The 2019 PDC Premier League is heading into its third weekly instalment out of seventeen on it’s run to the Final at the O2 – and this year’s competition is being run in a different format to previous years.
On the 4th of February, just two days before the Premier League was due to kick-off in Newcastle, 2 x Premier League champion (2011 & 2015), Gary Anderson announced he was being forced to pull out of the competition due to a back injury.
He told the Professional Darts Corporation’s official website: “I’m sorry to the fans that I won’t be there this year, I’m as gutted as anybody to have to miss out.”
“I’ve really tried to get myself right for the Premier League but it just hasn’t been physically possible because I’m in such pain when I even try and have a little practice and it would risk long-term damage if I was to do anything other than rest and undergo treatment at the moment,”
“My physio has advised me to rest for a few weeks to increase my chances of coming back stronger for the rest of the year and reduce the likelihood of me suffering repeated problems.”
The original 2019 Unibet Premier League line-up was as follows:
James Wade, Michael Smith, Raymond van Barneveld, Daryl Gurney, Peter Wright, Michael van Gerwen, Rob Cross,
Gary Anderson, Gerwyn Price & Mensur Suljovic.
Following the late decision by the Flying Scotsman to withdraw from this year’s event, the PDC were left with a decision to make, fear being called ‘boring’ by fans long looking for some innovation and straight swap Anderson for another player or conjure up an interesting and fresh idea and sell it to darts fans – quick.
Barry Hearn’s PDC came to the decision to replace Anderson with 9 ‘Contenders’ – whom each would represent Anderson once per Premier League night up until ‘Judgement Night’ at which point players are subsequently relegated out of the year’s competition.
The idea behind the ‘Contenders’ was to put a local rising star out in front of their local crowd, on perhaps one of the biggest stages in world Darts and almost prepare them for their eventual call up to the big time in year’s to come – at which point there’ll be none of the poor debut year’s seen previously, as hopefully they will have already played at least one game in front of a manic and somewhat inebriated Thursday evening crowd.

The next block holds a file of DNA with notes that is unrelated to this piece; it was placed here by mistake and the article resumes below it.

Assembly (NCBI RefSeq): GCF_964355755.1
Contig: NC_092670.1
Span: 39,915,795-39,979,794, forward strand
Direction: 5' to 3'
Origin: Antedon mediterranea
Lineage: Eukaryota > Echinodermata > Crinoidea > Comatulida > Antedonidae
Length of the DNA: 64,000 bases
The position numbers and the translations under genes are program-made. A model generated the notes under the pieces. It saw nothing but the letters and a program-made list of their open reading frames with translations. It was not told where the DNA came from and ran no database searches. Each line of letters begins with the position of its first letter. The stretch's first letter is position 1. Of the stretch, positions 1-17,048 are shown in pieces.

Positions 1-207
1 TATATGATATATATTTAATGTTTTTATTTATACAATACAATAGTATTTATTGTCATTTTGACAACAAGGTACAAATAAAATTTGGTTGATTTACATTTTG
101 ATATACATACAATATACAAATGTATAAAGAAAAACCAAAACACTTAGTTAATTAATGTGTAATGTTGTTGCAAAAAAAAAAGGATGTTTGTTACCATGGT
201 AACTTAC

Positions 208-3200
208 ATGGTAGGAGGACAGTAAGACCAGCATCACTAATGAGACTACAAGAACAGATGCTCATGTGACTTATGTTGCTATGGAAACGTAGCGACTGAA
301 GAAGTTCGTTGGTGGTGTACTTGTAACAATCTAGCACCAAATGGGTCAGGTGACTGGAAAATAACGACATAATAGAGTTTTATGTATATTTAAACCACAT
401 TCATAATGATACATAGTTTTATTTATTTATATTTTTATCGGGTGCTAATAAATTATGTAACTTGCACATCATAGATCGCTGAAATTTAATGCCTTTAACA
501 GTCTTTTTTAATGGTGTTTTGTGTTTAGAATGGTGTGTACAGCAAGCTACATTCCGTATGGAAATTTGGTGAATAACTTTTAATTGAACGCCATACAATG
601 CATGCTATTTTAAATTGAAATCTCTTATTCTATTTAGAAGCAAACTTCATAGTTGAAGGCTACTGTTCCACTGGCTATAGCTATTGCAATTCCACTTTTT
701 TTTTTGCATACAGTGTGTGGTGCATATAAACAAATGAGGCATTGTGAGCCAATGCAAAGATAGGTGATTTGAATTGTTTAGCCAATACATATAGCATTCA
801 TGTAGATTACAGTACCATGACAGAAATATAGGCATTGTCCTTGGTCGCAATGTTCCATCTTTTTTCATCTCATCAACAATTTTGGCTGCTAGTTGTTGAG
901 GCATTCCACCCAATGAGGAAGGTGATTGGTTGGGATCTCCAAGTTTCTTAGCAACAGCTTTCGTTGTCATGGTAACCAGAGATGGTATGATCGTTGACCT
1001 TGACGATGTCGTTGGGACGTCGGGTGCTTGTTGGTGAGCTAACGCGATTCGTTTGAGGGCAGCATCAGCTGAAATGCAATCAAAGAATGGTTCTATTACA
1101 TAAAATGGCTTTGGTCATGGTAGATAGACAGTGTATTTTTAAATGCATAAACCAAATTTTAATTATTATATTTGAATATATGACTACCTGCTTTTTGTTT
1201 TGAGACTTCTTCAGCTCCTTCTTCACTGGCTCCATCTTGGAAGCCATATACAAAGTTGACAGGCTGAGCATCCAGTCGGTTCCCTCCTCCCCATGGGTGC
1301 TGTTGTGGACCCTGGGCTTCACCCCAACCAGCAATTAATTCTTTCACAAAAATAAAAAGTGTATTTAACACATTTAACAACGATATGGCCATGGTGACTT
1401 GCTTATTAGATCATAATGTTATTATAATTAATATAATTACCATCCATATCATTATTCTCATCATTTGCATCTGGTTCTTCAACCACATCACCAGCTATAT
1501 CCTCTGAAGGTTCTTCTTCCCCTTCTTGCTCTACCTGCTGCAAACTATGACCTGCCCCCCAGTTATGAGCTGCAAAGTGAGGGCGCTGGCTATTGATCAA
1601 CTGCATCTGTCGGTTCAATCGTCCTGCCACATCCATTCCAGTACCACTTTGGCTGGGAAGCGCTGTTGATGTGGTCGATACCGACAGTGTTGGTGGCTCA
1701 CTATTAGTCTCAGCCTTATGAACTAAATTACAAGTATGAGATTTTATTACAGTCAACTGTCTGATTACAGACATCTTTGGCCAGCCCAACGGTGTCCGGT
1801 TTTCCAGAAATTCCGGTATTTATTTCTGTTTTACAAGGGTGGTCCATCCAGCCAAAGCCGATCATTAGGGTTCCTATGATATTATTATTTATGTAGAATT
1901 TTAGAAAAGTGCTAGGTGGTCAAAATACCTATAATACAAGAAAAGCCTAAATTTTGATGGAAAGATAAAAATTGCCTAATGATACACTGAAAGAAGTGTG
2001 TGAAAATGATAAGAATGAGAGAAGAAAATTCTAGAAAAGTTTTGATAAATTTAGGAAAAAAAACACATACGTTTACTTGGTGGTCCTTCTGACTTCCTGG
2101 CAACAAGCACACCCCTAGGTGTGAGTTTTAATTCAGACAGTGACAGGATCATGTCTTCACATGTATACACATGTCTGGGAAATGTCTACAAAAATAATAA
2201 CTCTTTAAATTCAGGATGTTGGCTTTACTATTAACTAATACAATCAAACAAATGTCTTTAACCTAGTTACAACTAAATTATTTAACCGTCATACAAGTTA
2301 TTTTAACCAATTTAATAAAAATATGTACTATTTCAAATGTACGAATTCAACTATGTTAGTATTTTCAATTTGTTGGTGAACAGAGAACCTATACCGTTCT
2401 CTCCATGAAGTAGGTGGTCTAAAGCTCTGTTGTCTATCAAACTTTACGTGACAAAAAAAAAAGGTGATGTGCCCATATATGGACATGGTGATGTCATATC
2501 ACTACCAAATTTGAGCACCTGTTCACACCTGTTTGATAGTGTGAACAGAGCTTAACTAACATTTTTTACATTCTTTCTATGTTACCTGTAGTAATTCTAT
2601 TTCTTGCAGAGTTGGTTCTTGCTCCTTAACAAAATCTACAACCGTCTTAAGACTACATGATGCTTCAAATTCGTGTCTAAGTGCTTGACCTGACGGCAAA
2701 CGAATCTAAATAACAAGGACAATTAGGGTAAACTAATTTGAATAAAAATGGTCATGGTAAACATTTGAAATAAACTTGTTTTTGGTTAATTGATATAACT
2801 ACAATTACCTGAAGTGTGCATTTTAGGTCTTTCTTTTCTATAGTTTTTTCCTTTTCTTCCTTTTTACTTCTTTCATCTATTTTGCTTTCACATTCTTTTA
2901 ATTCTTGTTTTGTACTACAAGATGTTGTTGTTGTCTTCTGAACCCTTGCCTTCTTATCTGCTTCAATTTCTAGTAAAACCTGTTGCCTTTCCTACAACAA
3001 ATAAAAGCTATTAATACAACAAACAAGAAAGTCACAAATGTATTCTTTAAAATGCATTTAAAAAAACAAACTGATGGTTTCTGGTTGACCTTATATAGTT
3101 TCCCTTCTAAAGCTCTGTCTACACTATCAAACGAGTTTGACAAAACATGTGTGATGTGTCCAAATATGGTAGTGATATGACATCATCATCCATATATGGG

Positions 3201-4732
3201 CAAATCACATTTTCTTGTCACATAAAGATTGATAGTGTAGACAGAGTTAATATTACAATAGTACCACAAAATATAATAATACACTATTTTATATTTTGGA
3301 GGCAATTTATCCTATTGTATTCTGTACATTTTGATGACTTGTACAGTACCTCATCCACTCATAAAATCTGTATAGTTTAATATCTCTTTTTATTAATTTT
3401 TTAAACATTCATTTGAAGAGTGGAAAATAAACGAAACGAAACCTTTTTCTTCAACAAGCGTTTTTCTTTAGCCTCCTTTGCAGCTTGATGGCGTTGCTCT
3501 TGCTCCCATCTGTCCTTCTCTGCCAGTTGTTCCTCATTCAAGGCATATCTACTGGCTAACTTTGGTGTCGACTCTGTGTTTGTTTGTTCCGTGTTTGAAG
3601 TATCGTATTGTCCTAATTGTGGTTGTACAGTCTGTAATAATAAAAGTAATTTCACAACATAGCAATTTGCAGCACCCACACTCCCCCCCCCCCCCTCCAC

The Contenders included:
Chris Dobey, Glen Durrant, Steve Lennon, Luke Humphries, John Henderson, Nathan Aspinall, Max Hopp, Dimitri Van Den Bergh, Jeffrey De Zwaan.
So far, the idea sounds good right?
The league format of this competition means that throughout the 16 weeks leading up to the final, players earn points depending on a draw or win against their opponent, these points then determining the league standings on finals night. And while the contenders are somewhat replacing Gary Anderson from this year’s competition, they will not be liable to earn points through any of their matches, whilst their opponent, a ‘league’ opponent, can earn league points through a victory over their Contender. Hardly fair right? Bit Confused? So am I.
In doing this, the PDC have diminished the reputation of the Premier League and the esteem that comes with lifting the trophy in May – with one of their fixtures each week a glorified exhibition match with some touching scenes as players come out to warm and embracing home crowds.
Where’s the consistency? How is it fair that each league player plays a different contender in a different city? Can the league system be truly judged if there isn’t consistency across 16 weeks?
Ok, I know it’s easy to criticise a corporation who are only trying to better the sport in some way and perhaps who are just answering endless calls to innovate and evolve not just the Premier League but the sport in general.
But it’s seems glaringly obvious that after two weeks of the Premier League and two contenders coming and going (Dobey in Newcastle and Durrant in Glasgow) that the PDC have got this wrong. While a fantastic opportunity for each of the 9 called-upon contenders, whom I believe will indeed benefit massively from the experience offered to them by Hearn and co, it seem’s that it could have been done in such a manner that the exhibition vibe wouldn’t have creeped into such a respected competition – perhaps second only to the World Championships. Why not offer the Contender with highest leg difference an opportunity? Or the incentive to be playing in next year’s PL incorporated into final’s night?
Give the contenders something to play for.
All for nothing more than some publicity and an attempt to please vociferous fans it seem’s a wasted opportunity in which the PDC could have granted number 10 seed Simon Whitlock an opportunity or even Dave Chisnall or Adrien Lewis following good end to their years at the World Champs and the Master’s appearances earlier this month.